Living in NYC but with my family back Wales, UK, I couldn’t skip another Christmas. I was lucky enough last time to ride from San Fran to LA, but it had been 18 months since I’d seen familiar shores.
But that didn’t mean I wouldn’t be able to ride bikes… Plus this time I had the added bonus of bringing my girlfriend Emma back to the ‘Shire’ (Pembrokeshire). Not dissimilar to the Shire in Lord of the Rings, rolling green hills, people with no shoes and hairy feet etc. Plus I always enjoy a second breakfast. Around the age of 12 my family moved from Letterston to Dinas Cross. This spelled a big change in what was on offer for a kid of 12 years old. While only 20 or mile away they were quite different geographically - I now had several beaches, a jagged coastline and mountain all within bike-able distance from my new home. Never again would I return home on time for dinner or bed and when I did, knees, elbows and shins would either be splatted with mud or blood (sorry mum). Even better than my new playground were a group of kids that inhabited it.
I moved to Dinas Cross in ‘97. This coincided with the large but still relatively subculture mountain bike boom that was going on in the UK, and probably the US too. Soon enough I was hooked. The new back garden ‘mountain’ offered endless bridlepaths, footpaths (not actually meant for bikes, but when you’re a local…) unofficial sheep tracks for which we could ‘rag’ our bikes down. Some of the guys had suspension, some of us didn’t. Either way it didn’t matter, we’d haul up the mountain, tear through the village (old ladies would scream ‘Monsters!!!’) and wouldn’t stop until we hit the sea. During these times I had made an unconscious change within myself from just a kid with a bike, into someone that just had to ride and having a bike was part of my identity. From here on out, I’ve never not had a serious bike of some kind in my life. Back in those days we rode downhill, dual slalom and trials, later on in university, due to broken ankle from mountain biking, I would transition to road and rarely looked back but it was nice to go back to where it all began.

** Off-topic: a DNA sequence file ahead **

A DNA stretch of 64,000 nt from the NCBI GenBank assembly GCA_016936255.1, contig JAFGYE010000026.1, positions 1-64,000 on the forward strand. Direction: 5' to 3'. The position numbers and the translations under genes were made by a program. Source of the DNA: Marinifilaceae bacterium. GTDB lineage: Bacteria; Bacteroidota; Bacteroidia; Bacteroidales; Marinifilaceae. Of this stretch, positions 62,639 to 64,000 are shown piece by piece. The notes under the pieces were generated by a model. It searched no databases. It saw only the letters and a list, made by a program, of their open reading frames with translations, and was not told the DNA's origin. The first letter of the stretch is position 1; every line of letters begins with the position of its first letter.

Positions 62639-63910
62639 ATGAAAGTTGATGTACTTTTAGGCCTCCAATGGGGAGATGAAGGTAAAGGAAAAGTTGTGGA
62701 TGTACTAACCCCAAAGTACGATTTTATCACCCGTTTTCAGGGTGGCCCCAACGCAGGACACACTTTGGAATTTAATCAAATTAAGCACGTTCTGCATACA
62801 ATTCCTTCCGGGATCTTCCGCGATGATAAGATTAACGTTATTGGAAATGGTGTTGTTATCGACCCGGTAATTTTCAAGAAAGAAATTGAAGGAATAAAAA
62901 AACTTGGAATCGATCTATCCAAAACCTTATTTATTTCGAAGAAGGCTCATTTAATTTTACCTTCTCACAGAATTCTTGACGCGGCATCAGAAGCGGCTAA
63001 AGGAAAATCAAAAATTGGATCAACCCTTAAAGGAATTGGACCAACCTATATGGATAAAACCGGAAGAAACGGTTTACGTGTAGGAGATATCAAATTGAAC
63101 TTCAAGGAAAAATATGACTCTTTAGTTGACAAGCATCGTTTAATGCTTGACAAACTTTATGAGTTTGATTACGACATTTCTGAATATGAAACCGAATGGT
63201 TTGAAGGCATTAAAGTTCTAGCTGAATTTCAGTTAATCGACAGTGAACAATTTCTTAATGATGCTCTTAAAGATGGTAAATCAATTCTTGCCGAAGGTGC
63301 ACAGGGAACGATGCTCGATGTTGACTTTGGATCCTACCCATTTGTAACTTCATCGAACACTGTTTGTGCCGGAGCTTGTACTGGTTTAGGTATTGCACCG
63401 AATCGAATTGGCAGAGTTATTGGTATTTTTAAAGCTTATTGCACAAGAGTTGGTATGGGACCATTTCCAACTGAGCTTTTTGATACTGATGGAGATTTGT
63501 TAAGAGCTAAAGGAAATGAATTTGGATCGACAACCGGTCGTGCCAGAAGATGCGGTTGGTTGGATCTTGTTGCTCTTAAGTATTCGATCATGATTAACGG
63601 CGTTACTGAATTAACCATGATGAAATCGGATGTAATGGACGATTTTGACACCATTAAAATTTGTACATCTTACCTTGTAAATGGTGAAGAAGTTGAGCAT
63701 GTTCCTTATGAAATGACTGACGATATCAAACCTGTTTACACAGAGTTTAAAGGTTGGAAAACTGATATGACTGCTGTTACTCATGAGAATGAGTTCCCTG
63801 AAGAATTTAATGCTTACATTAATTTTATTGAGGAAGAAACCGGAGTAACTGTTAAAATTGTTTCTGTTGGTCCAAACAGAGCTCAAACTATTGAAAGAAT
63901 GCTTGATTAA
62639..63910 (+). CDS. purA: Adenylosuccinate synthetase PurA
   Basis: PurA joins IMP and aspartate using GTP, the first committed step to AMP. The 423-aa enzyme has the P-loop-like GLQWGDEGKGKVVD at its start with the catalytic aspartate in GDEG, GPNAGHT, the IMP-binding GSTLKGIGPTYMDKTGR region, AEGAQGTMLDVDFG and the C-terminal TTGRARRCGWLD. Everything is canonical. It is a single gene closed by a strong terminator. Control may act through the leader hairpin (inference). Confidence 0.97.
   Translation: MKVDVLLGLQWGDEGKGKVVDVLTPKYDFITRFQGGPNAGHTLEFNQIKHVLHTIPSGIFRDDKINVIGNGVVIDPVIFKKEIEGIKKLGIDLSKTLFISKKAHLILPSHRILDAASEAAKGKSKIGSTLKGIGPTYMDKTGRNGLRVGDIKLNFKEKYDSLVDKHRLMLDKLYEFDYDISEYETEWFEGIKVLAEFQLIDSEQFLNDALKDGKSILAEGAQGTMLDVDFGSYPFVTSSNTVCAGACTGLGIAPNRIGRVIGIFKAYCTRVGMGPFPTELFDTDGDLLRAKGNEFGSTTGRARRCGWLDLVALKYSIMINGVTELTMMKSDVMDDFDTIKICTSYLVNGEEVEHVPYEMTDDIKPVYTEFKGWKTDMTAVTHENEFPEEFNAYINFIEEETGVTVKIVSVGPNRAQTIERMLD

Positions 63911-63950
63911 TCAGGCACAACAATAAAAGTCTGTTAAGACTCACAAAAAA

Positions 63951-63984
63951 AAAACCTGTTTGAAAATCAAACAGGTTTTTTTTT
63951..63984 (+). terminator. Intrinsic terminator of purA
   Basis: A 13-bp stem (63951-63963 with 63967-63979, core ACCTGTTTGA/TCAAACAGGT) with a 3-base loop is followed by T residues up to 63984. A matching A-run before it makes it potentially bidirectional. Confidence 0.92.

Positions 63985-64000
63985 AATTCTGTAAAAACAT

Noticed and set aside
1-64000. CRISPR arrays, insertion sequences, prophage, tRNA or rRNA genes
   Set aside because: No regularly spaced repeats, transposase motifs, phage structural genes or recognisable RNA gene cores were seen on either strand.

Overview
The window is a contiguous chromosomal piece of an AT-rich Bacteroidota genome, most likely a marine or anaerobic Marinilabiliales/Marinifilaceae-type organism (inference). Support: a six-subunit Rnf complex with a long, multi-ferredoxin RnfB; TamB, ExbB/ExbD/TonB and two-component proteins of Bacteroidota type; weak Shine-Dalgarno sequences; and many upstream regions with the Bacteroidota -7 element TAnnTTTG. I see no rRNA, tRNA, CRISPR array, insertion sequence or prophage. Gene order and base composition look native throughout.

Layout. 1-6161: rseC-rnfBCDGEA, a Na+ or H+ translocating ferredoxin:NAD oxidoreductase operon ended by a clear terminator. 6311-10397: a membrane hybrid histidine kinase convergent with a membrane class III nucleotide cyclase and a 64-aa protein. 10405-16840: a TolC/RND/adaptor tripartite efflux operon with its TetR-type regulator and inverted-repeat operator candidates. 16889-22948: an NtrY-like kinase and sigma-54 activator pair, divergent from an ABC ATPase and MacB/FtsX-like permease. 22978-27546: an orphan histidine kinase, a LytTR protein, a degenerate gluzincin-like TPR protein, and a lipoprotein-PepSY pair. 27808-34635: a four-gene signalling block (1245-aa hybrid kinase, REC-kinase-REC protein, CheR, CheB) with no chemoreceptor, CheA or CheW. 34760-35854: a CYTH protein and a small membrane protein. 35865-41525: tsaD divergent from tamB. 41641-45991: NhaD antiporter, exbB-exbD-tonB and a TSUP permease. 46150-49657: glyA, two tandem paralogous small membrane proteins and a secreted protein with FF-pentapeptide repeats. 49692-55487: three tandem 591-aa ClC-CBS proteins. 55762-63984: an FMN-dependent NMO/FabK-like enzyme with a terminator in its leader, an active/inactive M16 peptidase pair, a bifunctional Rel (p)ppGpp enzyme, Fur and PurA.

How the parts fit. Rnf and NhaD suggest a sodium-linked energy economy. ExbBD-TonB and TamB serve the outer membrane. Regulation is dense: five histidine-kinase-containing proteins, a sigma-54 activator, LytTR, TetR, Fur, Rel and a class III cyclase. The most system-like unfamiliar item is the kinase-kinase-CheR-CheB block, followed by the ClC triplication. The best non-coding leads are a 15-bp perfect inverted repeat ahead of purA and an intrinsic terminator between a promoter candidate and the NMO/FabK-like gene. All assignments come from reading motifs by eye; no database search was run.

I hadn’t been on these trails since I was probably 17 or 18, so to go back and ride them on some sweet hardtail 29er’s that we managed to rent from The Carningli Center (cheers Graham!) in the neighboring village of Newport was a huge hit of nostalgia and very cool to share with Emma. Double whammy bonus that she loves mountain biking too! The hills remained exactly how I remembered, a rugged landscape like this, battered by the Irish Sea ocean gale force winds, takes a long time to age. The endless options of lines to take, carved by the repetitive footsteps of sheep, the wild horses not far off in the distance, the huge ocean beckoning in the backdrop, all of this together makes for a brilliant mountain biking playground.